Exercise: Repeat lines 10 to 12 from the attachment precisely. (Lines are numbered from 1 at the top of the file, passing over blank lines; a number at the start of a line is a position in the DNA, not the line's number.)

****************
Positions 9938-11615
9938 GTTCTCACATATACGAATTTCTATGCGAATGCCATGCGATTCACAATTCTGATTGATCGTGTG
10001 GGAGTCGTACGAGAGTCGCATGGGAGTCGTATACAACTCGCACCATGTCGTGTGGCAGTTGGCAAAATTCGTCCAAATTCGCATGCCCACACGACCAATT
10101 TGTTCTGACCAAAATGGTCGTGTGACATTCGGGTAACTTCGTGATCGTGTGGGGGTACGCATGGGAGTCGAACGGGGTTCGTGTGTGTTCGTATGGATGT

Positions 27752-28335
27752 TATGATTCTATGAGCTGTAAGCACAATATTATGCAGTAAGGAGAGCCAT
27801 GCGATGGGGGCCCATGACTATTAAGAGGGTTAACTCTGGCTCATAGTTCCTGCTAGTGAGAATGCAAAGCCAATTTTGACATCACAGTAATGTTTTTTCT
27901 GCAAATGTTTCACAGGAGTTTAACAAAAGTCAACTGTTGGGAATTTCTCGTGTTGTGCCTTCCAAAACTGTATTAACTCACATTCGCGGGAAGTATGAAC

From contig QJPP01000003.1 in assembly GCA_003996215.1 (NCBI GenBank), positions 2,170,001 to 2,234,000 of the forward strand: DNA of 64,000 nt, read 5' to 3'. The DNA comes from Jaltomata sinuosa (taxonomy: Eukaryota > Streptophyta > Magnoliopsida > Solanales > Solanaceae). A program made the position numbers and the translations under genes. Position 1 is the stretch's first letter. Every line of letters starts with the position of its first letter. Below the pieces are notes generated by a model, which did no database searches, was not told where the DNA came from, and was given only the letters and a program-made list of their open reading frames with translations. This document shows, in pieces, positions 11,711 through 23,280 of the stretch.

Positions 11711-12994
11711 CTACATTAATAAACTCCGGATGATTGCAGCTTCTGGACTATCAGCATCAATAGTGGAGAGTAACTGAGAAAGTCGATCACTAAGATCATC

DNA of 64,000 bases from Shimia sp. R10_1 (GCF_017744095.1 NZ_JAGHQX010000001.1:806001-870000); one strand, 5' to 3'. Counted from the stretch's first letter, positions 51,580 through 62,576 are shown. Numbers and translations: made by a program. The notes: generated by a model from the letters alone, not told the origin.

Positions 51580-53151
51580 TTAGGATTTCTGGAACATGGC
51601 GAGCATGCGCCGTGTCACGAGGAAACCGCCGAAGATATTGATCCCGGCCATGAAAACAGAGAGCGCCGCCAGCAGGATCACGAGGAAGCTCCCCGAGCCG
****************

Positions 11711-12994
11711 CTACATTAATAAACTCCGGATGATTGCAGCTTCTGGACTATCAGCATCAATAGTGGAGAGTAACTGAGAAAGTCGATCACTAAGATCATC

DNA of 64,000 bases from Shimia sp. R10_1 (GCF_017744095.1 NZ_JAGHQX010000001.1:806001-870000); one strand, 5' to 3'. Counted from the stretch's first letter, positions 51,580 through 62,576 are shown. Numbers and translations: made by a program. The notes: generated by a model from the letters alone, not told the origin.